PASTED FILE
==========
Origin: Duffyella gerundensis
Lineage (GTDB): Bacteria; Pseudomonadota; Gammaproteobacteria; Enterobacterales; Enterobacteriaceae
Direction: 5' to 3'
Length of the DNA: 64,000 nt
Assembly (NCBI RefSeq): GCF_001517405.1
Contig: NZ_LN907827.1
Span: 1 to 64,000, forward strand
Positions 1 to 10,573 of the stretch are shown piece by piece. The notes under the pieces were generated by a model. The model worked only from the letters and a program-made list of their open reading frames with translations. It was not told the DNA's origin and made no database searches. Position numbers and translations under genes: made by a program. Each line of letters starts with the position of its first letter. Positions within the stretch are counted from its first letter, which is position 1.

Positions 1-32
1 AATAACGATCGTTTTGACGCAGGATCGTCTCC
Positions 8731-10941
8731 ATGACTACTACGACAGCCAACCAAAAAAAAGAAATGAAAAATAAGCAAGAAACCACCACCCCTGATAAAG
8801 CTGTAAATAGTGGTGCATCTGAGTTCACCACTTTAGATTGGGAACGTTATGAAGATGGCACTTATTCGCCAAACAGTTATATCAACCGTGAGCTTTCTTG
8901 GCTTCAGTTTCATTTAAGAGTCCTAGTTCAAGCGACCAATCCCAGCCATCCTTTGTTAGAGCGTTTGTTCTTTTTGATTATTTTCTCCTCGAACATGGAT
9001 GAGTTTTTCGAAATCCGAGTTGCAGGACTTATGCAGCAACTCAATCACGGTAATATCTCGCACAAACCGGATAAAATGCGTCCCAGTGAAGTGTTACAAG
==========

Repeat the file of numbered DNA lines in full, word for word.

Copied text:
Origin: Duffyella gerundensis
Lineage (GTDB): Bacteria; Pseudomonadota; Gammaproteobacteria; Enterobacterales; Enterobacteriaceae
Direction: 5' to 3'
Length of the DNA: 64,000 nt
Assembly (NCBI RefSeq): GCF_001517405.1
Contig: NZ_LN907827.1
Span: 1 to 64,000, forward strand
Positions 1 to 10,573 of the stretch are shown piece by piece. The notes under the pieces were generated by a model. The model worked only from the letters and a program-made list of their open reading frames with translations. It was not told the DNA's origin and made no database searches. Position numbers and translations under genes: made by a program. Each line of letters starts with the position of its first letter. Positions within the stretch are counted from its first letter, which is position 1.

Positions 1-32
1 AATAACGATCGTTTTGACGCAGGATCGTCTCC
Positions 8731-10941
8731 ATGACTACTACGACAGCCAACCAAAAAAAAGAAATGAAAAATAAGCAAGAAACCACCACCCCTGATAAAG
8801 CTGTAAATAGTGGTGCATCTGAGTTCACCACTTTAGATTGGGAACGTTATGAAGATGGCACTTATTCGCCAAACAGTTATATCAACCGTGAGCTTTCTTG
8901 GCTTCAGTTTCATTTAAGAGTCCTAGTTCAAGCGACCAATCCCAGCCATCCTTTGTTAGAGCGTTTGTTCTTTTTGATTATTTTCTCCTCGAACATGGAT
9001 GAGTTTTTCGAAATCCGAGTTGCAGGACTTATGCAGCAACTCAATCACGGTAATATCTCGCACAAACCGGATAAAATGCGTCCCAGTGAAGTGTTACAAG